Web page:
Scientific Anglers offers “Cast Like a Pro” fly casting videos
Fly rod anglers from beginners to the well experienced can improve their casting techniques by viewing a “Cast Like a Pro” video series offered by Scientific Anglers.
Fly Fusion field editor Jeff Wagner and fly-fishing icon Bruce Richards cover various topics in this informative and educational fly-casting series packed with cast-changing tips.
For more information, search “cast like a pro series” on the Scientific Anglers’ website www.scientificanglers.com.
FROM THE DNR
DNR warns of license scam
The DNR is urging the public to beware of online hunting and fishing license scams. It is aware of at least two websites appearing to offer fishing or hunting licenses. After paying a fee, consumers only receive information on how to apply for a hunting or fishing license. The sites also collect sensitive personal data as part of the transaction.
“You will not receive a valid fishing license from these misleading websites,” says DNR customer and outreach services director Kimberly Currie, “and will be charged non-refundable fees, despite the money-back guarantee declared on the site.
“The best way to make sure you do not fall prey to these scammers is to purchase your license directly from the DNR or authorized agents.”
If you think one of these sites scammed you, file a complaint with the Department of Agriculture, Trade and Consumer Protection by calling the hotline (800) 422-7128 or email email@example.com.
Bonus antlerless deer authorizations on sale Aug. 19
Bonus antlerless deer harvest authorizations (formerly known as tags) for the 2019 hunting seasons go on sale Monday, Aug. 19, starting at 10 a.m., through the Go Wild website and license sales locations.
Hunters can purchase one authorization per person per day until sold out or the 2019 deer season ends. The cost is $12 for residents, $20 for non-residents and $5 for youth ages 11 and younger. You must know the deer management zone and unit where you will hunt and if on public or private land.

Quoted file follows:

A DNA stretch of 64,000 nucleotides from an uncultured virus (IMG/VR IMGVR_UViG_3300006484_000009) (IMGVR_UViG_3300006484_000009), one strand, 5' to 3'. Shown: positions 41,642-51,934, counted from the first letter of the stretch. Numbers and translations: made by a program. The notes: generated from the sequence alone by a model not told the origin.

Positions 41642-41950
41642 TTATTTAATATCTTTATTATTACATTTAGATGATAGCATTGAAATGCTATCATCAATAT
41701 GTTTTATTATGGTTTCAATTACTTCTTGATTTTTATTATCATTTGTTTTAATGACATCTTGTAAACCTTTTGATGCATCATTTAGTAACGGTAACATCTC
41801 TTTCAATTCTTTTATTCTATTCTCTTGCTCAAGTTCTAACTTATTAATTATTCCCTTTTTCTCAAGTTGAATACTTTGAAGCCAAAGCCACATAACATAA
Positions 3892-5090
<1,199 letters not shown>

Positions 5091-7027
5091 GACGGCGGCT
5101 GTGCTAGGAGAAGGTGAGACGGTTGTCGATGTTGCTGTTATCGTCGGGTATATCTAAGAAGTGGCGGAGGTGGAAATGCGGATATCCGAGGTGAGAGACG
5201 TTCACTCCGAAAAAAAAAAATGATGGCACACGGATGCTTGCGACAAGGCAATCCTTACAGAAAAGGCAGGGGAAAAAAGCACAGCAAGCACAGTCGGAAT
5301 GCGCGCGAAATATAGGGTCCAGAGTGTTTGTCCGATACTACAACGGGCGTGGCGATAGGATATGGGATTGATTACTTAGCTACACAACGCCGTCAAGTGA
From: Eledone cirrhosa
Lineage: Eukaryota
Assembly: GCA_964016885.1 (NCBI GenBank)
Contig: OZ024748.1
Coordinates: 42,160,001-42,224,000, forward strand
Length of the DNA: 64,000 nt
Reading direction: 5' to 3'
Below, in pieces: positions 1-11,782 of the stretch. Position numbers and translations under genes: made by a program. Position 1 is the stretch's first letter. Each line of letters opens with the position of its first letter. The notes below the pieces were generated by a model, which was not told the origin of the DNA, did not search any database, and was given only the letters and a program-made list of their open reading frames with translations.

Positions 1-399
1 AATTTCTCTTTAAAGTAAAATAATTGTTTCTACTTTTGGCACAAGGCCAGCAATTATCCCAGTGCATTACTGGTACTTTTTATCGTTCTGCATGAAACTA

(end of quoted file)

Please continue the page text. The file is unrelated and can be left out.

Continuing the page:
The first three days of sales are zone-specific and available as follows:
Aug. 19 — Northern and Central Forest (Zone 1)
Aug. 20 — Central Farmland (Zone 2)
Aug. 21 — Southern Farmland (Zone 2)
Aug. 22 — Remaining authorizations for all zones.
Farmland (Zone 2) antlerless authorizations are now available for distribution. A Farmland (Zone 2) antlerless authorization is included with the purchase of each deer hunting license in units offering them.
Each day at 9:45 a.m., an online queuing system will manage the volume. At 10 a.m., all online users receive a randomly assigned number and place in line. There is no advantage to enter the site before 9:45 a.m. Customers entering after 10 a.m. join in the order they arrive.
Hunters accessing the Go Wild site should follow the prompts to reach their personalized dashboard. To purchase a bonus antlerless authorization, click “Buy Licenses” from the dashboard and look for “Bonus Antlerless Harvest Authorization” at the top of the list.
For a list of bonus authorizations available, search “bonus availability” on the DNR website.
DNR seeks input on ruffed grouse management plan
The DNR is hosting a series of public meetings to gather public input on a ruffed grouse management plan to guide management from 2020-30.
A local meeting is Tuesday, Aug. 20, from 7 to 8 p.m. at the Spooner DNR Service Center.
The draft management plan is available on the DNR website through Aug. 26.
For more information and to submit comments, search “ruffed grouse management” on the DNR website.